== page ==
In some ways, yeah, it makes sense that when the president of the United States speaks at a news conference, suddenly and in the middle of the day and with no TelePrompTer in sight, it deserves that breathless phrase, which we’ve almost gotten inured to.

But today, in a news conference that caught the White House press corps completely unprepared, President Obama spoke for 17 minutes in the White House Briefing Room, and ventured to reset the terms for national dialogue on race in America, universalizing the source of the solution — it’s about all of us — even as he personalized, in a powerful and galvanizing way, what it means right now to be black in America. Post-Trayvon Martin America. For much of America, it seems, it was breaking news indeed.

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In the six days since the George Zimmerman verdict exonerated him of Martin’s killing and effectively revived the ballistic ethos of the Wild West within the lethal confines of the Sunshine State, African Americans have been stunned, saddened and deeply hurt by this latest act of attempted existential marginalization.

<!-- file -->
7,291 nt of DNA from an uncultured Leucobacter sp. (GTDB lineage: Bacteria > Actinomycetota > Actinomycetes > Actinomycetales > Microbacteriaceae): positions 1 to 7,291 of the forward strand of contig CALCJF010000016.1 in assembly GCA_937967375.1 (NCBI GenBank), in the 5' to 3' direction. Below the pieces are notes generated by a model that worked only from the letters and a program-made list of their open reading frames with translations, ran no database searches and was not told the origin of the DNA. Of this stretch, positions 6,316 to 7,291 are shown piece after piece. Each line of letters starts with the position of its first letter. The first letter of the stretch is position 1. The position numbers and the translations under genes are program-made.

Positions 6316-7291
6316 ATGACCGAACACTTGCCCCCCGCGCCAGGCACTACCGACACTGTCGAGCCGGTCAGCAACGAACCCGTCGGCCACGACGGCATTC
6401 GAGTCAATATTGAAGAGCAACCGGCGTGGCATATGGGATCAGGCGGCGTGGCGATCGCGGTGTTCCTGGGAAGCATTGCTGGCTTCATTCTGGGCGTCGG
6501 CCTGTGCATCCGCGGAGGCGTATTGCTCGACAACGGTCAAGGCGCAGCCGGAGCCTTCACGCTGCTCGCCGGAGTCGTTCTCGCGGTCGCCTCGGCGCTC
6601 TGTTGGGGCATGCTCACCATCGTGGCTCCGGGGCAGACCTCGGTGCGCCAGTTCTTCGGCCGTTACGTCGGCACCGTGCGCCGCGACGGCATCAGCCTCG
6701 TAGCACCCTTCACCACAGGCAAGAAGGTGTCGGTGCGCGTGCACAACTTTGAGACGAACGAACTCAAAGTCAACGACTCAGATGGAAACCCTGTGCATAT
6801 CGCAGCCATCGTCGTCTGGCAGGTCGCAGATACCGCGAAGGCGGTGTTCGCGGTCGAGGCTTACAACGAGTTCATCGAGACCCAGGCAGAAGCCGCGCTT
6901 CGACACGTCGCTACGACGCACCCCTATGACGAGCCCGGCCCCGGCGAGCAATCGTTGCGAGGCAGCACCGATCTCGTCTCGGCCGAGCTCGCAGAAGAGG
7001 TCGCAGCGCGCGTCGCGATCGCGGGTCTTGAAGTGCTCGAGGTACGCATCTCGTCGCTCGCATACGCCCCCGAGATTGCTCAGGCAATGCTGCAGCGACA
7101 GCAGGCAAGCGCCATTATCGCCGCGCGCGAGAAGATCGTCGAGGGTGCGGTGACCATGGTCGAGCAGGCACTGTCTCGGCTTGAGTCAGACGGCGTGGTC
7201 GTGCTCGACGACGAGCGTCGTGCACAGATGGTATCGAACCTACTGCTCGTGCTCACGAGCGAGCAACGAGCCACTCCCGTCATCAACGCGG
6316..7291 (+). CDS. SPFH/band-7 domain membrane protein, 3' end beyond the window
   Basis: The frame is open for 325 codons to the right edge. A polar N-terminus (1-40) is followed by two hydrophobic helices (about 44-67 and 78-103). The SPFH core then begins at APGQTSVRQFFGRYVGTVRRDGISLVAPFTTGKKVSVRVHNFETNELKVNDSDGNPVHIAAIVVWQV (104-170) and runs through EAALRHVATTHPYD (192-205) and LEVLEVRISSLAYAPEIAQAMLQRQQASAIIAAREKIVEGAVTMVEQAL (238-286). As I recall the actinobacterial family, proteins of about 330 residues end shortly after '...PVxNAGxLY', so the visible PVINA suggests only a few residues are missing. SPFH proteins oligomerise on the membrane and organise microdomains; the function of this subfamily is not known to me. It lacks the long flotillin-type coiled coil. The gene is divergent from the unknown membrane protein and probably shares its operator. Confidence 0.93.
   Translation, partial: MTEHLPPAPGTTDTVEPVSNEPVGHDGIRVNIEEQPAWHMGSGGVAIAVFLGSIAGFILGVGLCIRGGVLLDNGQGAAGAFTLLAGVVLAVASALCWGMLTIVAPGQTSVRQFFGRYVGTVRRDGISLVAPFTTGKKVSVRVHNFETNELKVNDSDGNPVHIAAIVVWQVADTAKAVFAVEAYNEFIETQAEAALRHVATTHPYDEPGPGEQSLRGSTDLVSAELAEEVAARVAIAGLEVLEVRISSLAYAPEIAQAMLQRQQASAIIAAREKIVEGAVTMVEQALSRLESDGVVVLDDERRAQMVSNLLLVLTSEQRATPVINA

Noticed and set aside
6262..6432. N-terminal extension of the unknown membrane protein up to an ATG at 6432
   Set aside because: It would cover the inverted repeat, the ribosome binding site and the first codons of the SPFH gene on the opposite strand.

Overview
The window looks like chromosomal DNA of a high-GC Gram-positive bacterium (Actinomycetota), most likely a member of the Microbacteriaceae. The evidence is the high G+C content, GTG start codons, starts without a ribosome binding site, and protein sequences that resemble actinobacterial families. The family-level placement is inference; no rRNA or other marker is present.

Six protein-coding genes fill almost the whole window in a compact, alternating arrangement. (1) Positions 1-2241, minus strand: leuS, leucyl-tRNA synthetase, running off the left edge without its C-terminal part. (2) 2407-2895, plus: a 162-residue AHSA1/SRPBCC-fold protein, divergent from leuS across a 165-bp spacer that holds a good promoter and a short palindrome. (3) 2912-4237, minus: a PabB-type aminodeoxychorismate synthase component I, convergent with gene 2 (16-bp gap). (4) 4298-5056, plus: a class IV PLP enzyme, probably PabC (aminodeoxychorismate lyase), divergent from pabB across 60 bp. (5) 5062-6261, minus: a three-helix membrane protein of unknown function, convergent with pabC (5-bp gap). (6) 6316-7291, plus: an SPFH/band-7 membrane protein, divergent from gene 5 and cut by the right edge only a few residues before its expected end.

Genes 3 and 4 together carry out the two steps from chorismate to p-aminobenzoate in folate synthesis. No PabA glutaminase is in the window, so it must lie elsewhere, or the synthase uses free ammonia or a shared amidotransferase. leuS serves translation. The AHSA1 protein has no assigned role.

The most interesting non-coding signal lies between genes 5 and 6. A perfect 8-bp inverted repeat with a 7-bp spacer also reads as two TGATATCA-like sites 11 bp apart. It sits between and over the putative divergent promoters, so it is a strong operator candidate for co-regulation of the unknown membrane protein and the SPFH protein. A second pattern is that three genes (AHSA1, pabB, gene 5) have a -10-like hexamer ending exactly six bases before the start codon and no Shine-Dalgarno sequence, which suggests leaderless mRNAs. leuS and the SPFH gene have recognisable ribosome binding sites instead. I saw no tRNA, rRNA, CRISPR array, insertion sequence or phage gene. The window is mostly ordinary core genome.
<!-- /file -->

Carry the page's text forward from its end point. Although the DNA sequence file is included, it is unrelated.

The pain ran longer and deeper than that, of course, even in the short term. You could trace it back to just after the Boston Marathon bombings, when CNN’s John King breathlessly reported the suspect was “a dark-skinned male,” in a brainless catch-all description that managed to be both premature and poisonously wrong at the same time.

The new African American malaise could certainly be traced back to June 25, when the United States Supreme Court dismantled the Voting Rights Act, the most robust, productive guarantor of voting rights in generations.

We can thank Chief Justice John Roberts and Associate Justices Antonin Scalia, Anthony Kennedy, Samuel Alito and Clarence Thomas for voting to invalidate Section 4 of the Voting Rights Act, and sending to Congress the responsibility for updating the act’s foundational formula of application, at a time when Congress, predictably deadlocked on even the idea of performing its basic legislative functions, couldn’t order lunch without a committee hearing.

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BUT THE verdict on July 13 was, in some ways, the ultimate slap in the face, not just for African Americans generally, but especially for young black males. It was maybe the ultimate ratification of the idea that black lives, and especially black male lives, had a fractional value in the life of America. 3/5th? Maybe. Maybe less than that.

That’s what President Obama was responding to today. The president was the stand-in for all of black America; some of this speech was clearly painful for him; the halts and hesitations in his delivery mirrored the difficulty black Americans have in reconciling the oppositional aspects of our place in the national identity.